Gov. Cuomo May Face Federal Probe For Office’s Involvement With Moreland Commission
NEW YORK (CBSNewYork/AP) — Gov. Andrew Cuomo could face a federal investigation over his handling of an anti-corruption committee.
U.S. Attorney Preet Bharara has reportedly warned Cuomo about having contact with former members of the now-defunct Moreland Commission after some voiced their support for the governor’s handling of the anti-corruption panel, WCBS 880’s Paul Murnane reported.
According to a letter from prosecutors, Baharara is threatening to investigate Cuomo’s office for obstruction of justice and witness tampering, the New York Times reported. Bharara is reportedly looking into whether the Cuomo administration put pressure on commission members to make public statements defending the governor.
“There are certain conversations you can always have, but if they are trying to improperly have an impact on an investigation, well that could be an area of interest for the U.S. Attorney’s Office,” CBS News legal analyst Jack Ford told Murnane.
Sources told CBS 2 Cuomo’s recent public statements about the commission angered Bharara, such as a response to a demand from Republican gubernatorial candidate Rob Astorino for a special prosecutor to look into the possible Moreland Commission interference in which Cuomo said “That’s entertaining. Ha ha ha.”
That prompted the U.S. Attorney’s Office to send warning letters to members of the commission, letters that could also be taken as a warning to Cuomo and his staff, CBS 2 Political Reporter Marcia Kramer reported.
“To the extent anyone attempts to influence or tamper with a witness’s recollection of events relevant to our investigation, including the recollection of a commissioner or one of the commission’s employees, ” Bharara’s office wrote. ” . . . We must consider whether such actions constitute obstruction of justice or tampering with witnesses that violate federal law. ”
Gov. Cuomo’s statement following the letters made it seem he got the top prosecutor’s message about loose lips, Kramer reported.
“The New York Times published a story last week that generated a wave of news reports across the state, some with numerous inaccuracies, and we wanted to correct them,” Cuomo said. “Several members of the Commission (district attorneys and a law school dean) issued personal statements to correct the public record. These statements reiterated comments they had made over the past year.”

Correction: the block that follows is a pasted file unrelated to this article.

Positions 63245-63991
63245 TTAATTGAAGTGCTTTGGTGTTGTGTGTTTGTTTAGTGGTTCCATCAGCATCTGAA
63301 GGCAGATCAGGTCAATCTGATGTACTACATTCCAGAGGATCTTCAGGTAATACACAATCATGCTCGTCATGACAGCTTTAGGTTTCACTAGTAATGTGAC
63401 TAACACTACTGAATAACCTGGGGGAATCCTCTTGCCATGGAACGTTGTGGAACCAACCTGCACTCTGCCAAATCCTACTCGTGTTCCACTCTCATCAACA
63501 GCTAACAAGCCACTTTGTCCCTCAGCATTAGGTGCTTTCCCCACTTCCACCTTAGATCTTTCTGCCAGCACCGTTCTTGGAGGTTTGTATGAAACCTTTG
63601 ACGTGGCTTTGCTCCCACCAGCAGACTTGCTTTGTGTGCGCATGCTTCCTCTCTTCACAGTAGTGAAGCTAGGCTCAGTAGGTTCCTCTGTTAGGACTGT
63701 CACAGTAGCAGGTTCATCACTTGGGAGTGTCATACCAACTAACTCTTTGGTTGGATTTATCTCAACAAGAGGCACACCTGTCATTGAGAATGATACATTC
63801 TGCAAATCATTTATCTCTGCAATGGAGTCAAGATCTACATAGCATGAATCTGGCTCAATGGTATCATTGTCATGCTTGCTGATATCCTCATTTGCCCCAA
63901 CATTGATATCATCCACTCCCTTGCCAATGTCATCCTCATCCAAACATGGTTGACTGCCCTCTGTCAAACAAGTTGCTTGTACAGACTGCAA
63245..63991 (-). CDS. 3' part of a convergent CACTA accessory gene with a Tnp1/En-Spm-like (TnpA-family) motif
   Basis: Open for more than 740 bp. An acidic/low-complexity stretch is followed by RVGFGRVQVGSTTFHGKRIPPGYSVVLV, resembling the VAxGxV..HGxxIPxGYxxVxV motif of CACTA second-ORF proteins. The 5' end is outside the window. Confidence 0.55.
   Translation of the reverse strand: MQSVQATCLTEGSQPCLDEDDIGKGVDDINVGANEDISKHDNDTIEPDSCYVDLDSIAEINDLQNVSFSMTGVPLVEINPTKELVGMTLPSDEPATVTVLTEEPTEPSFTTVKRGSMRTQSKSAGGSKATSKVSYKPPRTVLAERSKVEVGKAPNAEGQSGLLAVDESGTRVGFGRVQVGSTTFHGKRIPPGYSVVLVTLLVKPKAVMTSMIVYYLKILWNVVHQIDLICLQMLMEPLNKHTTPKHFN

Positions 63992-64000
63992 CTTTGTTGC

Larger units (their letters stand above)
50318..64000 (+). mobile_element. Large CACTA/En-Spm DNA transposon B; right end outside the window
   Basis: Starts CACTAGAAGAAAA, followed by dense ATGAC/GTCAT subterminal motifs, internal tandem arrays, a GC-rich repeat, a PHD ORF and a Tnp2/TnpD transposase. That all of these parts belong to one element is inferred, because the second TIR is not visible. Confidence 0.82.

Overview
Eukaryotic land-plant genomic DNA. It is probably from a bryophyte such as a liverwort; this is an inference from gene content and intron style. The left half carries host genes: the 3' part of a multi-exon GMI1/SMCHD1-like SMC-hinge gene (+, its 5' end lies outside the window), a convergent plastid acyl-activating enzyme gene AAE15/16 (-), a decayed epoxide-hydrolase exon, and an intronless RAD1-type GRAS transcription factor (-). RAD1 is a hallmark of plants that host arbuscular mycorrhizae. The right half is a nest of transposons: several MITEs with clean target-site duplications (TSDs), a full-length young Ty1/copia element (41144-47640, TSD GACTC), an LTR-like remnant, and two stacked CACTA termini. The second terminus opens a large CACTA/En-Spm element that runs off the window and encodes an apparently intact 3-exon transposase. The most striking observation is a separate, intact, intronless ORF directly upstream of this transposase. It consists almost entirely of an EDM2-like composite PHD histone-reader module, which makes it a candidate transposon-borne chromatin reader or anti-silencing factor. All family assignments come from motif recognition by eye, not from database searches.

Cuomo also said in his statement that since the U.S. Attorney has “Made it clear that ongoing public dialogue is not helpful in this investigation” he will have no more to say about the matter, Kramer reported.
Gov. Cuomo May Face Federal Probe For Office's Involvement With Moreland Commission
Last week, Bharara said he would take over the anti-corruption work the Moreland Commission did not finish.
“We have the documents and we have the resources and the wherewithal, and I think the kind of fearlessness and independence that is required to do difficult public corruption cases,” he said.
Cuomo insisted Wednesday that his administration did not meddle with the anti-corruption commission.
During an event on Long Island, the Democratic governor fielded questions about the political storm regarding his top aide Larry Schwartz’s alleged efforts to stop the Moreland Commission from issuing subpoenas to groups linked to the governor.
Cuomo said Schwartz only offered suggestions and that the commission’s decision to ignore those suggestions shows his office didn’t interfere. He again pointed to a statement from one of the commission’s leaders saying there was no interference from the Cuomo administration.
“The real question is, was the commission independent in the decisions that it made?” Cuomo said. “And the co-chair of the committee said definitively yesterday that he made all the decisions with his co-chairs, period.”
Cuomo created the commission last year and abruptly disbanded it this spring after a budget deal that produced ethics reform, 1010 WINS’ Juliet Papa reported.
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